You will need to download a Linux 2.6.0 kernel from http://www.kernel.org uncompress it and then type in either:

make menuconfig
make xconfig

or

make gconfig

Configuring the kernel is out of the scope of this document. There are plenty of resources available on the web that explain it in more detail.

Here are the kernel compile options needed for LVS:

Code maturity level options --->
    [*] Prompt for development and/or incomplete code/drivers

Device Drivers  ---> 
Networking support  ---> 
Networking options --->
[*] Network packet filtering (replaces ipchains)  --->
    [ ]   Network packet filtering debugging
    IP: Netfilter Configuration  --->
IP: Virtual Server Configuration  --->
    <M> IP virtual server support (EXPERIMENTAL)
    [*]   IP virtual server debugging
    (12)   IPVS connection table size (the Nth power of 2)
    ---   IPVS transport protocol load balancing support                          
    [*]   TCP load balancing support
    [*]   UDP load balancing support
    [ ]   ESP load balancing support
    [ ]   AH load balancing support
    ---   IPVS scheduler
    <M>   round-robin scheduling
    <M>   weighted round-robin scheduling
    <M>   least-connection scheduling scheduling
    <M>   weighted least-connection scheduling
    <M>   locality-based least-connection scheduling
    <M>   locality-based least-connection with replication scheduling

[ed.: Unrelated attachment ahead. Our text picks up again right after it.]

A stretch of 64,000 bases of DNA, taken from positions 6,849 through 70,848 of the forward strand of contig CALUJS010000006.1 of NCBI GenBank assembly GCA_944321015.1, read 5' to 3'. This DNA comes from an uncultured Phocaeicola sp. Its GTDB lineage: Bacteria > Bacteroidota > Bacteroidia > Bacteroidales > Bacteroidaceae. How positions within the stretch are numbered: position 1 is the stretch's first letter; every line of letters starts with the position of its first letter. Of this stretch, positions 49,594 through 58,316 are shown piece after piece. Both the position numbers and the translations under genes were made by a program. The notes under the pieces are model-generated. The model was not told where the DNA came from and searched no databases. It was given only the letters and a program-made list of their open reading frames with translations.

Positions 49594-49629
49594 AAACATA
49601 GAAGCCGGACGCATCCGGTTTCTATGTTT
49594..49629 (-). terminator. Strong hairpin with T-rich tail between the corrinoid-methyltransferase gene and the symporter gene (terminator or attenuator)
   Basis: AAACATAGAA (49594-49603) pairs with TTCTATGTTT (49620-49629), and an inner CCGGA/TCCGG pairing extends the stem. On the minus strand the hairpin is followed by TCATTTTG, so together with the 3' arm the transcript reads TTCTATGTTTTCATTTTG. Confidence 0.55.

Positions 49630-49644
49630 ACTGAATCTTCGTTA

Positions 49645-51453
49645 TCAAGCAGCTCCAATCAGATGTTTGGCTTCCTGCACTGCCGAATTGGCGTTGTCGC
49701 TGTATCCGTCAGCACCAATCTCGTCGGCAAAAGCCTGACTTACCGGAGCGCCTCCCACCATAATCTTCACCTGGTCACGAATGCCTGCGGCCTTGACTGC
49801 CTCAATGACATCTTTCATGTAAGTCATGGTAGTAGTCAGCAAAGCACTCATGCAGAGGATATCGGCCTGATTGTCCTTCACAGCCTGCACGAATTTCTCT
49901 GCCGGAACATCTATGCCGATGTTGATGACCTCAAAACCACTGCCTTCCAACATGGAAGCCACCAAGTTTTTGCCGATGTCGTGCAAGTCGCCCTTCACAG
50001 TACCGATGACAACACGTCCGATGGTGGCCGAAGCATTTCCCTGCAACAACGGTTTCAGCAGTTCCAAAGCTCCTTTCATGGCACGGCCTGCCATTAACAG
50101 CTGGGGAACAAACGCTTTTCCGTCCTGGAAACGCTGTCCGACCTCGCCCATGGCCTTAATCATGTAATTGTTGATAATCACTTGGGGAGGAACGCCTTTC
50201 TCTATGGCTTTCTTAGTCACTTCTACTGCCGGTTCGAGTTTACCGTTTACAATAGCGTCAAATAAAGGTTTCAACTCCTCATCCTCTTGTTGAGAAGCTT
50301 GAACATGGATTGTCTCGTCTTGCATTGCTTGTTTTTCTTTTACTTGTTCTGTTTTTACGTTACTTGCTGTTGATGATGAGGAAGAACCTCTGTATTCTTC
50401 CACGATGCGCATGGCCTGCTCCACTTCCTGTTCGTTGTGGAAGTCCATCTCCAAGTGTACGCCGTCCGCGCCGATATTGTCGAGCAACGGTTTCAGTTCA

<M>   destination hashing scheduling
    <M>   source hashing scheduling
    --- IPVS application helper
    <M>   FTP protocol helper

This will include all the LVS modules you need for this setup. Then compile your kernel:

make && make modules_install

If you have lilo or grub under Gentoo you can do a make install and get the kernel copied into /boot. Just remember to make sure you mount /boot first. Also make sure to reflect the changes of your new kernel's name and location under

/etc/lilo.conf or /boot/grub/grub.conf

Then restart your computer.

Build and Install Ipvsadm

This is relatively easy under gentoo, but because we are using the 2.6 kernel we will need to make sure we use the latest ebuild.

cd /usr/portage/sys-cluster/ipvsadm
emerge ipvsadm-1.24.ebuild

For those without gentoo head on over to the LVS main website and download the latest version of ipvasdm then follow the LVS instructions on building it for your system.

You should now have a fully functional LVS system without HA functionality.

Setting up HA

Setting up HA has a few steps. We need to compile and install the heartbeat and ldirectord programs, configure the ha.cf, haresource, and ldirectord.cf files and make sure we can get a heartbeat of some kind between the HA nodes. Remember each HA node needs to be mostly identical in setup. That is each needs LVS setup and HA setup as well to function.